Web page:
New York City is paying $81 million over two years in salaries and benefits for teachers without permanent teaching jobs, according to a report being released on Tuesday.
The teachers are part of the so-called reserve pool, which holds teachers whose positions have been eliminated, but who have yet to secure a new permanent teaching position at another school.
The reserve is an outgrowth of the city’s contract with the teachers’ union, which ended seniority rights in staffing decisions as well as the automatic transfer of teachers who had been cut because of shrinking enrollment, the closing of large schools or the elimination of particular programs. At the time, Chancellor Joel I. Klein said he would rather absorb the cost of the teachers in the reserve pool than saddle principals with teachers they did not want.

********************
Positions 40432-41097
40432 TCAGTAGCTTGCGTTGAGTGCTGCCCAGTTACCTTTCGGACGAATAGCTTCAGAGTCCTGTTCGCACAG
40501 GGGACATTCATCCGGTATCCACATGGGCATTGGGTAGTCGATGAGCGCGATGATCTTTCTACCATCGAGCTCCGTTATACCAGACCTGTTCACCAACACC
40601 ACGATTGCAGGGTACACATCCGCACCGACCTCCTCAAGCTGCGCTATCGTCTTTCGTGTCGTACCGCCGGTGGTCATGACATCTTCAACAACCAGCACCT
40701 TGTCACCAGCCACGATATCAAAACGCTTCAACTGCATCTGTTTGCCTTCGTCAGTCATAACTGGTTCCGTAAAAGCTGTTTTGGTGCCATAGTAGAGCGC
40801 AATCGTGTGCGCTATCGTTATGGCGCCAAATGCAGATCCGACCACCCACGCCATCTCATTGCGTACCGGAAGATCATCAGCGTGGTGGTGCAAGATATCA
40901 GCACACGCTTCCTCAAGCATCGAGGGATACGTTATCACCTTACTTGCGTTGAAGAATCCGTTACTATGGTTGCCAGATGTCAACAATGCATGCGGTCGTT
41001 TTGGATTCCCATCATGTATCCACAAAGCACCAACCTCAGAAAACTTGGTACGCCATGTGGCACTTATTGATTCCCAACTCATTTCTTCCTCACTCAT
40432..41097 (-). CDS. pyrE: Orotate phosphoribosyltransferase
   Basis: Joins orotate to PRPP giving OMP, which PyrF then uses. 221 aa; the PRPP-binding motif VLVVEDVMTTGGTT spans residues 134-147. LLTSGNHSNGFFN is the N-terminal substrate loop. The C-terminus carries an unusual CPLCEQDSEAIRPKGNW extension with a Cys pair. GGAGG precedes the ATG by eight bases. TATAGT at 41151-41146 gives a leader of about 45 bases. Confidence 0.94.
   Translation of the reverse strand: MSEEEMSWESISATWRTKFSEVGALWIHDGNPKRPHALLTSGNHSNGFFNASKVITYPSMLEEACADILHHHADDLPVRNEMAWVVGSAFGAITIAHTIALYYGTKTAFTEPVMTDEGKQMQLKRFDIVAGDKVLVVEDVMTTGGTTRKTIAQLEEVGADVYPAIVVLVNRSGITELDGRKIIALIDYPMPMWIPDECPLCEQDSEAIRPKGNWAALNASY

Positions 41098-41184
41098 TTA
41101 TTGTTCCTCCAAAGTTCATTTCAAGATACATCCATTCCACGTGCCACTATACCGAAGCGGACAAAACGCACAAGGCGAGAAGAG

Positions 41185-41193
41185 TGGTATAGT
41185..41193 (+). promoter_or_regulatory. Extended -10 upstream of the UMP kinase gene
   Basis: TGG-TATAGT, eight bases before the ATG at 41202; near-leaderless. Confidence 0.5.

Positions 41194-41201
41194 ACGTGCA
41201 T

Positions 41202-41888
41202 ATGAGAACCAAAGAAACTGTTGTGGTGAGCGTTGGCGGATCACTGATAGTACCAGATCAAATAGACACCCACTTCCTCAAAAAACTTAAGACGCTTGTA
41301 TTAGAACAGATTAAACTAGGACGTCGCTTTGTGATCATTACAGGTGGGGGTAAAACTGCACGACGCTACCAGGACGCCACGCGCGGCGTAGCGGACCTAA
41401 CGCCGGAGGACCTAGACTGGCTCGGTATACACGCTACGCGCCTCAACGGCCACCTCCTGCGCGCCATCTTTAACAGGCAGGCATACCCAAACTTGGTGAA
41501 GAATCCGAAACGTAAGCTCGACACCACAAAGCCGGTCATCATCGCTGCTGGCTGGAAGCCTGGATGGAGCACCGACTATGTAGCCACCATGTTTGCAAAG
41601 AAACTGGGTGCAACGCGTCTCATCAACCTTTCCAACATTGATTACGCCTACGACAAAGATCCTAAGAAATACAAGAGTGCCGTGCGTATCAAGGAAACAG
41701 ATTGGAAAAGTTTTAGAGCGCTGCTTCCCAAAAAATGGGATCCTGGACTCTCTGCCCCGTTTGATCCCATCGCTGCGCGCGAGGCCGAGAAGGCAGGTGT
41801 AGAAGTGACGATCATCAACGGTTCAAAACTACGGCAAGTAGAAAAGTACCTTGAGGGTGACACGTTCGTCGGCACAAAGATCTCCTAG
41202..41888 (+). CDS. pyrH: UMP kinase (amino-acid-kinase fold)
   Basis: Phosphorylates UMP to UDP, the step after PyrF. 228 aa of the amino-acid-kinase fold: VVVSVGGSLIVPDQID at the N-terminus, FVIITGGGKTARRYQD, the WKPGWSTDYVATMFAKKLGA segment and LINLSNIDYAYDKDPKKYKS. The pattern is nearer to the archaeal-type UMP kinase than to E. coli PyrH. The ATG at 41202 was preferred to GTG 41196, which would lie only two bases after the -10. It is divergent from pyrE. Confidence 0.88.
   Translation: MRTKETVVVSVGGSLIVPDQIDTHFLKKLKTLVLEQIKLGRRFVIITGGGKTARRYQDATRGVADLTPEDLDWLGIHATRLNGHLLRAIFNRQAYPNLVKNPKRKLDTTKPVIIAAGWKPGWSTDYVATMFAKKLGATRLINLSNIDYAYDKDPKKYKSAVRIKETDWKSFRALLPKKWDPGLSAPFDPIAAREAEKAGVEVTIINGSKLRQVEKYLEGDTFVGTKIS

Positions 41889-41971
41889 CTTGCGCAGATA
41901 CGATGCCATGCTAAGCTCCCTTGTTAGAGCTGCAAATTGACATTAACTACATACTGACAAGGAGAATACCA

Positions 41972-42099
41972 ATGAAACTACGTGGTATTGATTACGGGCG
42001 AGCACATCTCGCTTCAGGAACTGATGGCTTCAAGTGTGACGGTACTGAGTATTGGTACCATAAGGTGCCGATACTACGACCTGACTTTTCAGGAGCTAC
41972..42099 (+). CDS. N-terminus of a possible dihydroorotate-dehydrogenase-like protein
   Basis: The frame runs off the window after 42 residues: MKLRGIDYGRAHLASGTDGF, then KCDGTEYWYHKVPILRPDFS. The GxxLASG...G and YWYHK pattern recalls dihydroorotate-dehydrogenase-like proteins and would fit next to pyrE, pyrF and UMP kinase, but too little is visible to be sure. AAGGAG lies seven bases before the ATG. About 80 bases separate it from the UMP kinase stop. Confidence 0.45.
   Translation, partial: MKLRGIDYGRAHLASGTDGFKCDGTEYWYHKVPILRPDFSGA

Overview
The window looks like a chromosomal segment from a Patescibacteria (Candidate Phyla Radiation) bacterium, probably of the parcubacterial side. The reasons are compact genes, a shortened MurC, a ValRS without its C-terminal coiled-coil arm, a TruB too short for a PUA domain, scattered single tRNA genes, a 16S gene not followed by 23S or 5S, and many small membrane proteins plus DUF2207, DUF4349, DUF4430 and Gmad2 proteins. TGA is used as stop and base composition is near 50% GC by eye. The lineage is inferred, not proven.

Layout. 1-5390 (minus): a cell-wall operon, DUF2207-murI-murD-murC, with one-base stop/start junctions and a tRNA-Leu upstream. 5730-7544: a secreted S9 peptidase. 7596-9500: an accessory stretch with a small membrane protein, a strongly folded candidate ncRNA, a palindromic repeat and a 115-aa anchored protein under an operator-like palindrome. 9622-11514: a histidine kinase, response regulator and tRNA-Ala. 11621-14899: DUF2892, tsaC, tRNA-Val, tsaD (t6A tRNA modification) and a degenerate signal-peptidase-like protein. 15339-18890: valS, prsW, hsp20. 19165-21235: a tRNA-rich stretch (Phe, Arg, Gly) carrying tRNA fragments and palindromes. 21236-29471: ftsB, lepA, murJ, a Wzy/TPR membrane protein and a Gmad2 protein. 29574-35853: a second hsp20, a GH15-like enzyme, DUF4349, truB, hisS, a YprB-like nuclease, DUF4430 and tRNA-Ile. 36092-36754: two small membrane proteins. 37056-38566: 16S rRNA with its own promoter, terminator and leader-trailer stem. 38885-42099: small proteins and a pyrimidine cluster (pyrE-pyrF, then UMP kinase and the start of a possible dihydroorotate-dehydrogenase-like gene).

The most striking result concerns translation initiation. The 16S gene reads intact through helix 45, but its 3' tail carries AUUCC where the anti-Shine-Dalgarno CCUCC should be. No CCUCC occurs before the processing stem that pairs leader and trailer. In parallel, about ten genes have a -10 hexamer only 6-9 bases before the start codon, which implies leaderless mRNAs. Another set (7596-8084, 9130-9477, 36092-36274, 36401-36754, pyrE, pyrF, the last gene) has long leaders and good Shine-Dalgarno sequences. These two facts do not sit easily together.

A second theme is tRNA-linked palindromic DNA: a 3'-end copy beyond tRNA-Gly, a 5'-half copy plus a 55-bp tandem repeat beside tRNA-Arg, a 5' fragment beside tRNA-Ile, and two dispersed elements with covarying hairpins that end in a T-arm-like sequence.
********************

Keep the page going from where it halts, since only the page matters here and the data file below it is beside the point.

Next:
Under the contract, teachers whose positions have been eliminated from one school and cannot find another to hire them, or who simply do not look for a new job, are assigned to schools to fill in as substitute teachers or temporary replacements. They collect full teacher salary and benefits.
Teachers at those schools are required to show up every day at regular school hours and are available for principals to use as substitutes, but the principals are not required to do so. Officials at the Education Department said they did not track how often the principals used the assigned substitutes, or whether they did at all.
It's not just New York, or the U.S., it's anywhere special interest politics is allowed to prosper. New Zealand in the 1990s came closest to a complete overhaul of education, and yet one institution remained: the teachers unions lobbied to prevent any real changes to the labor market, effectively preventing schools, principles and parents, from choosing their personnel.
As for which candidate is most likely to fight these interests, it's looking like it might be McCain, though Obama may be better suited to negotiate the increasing gap between teachers unions and black voters.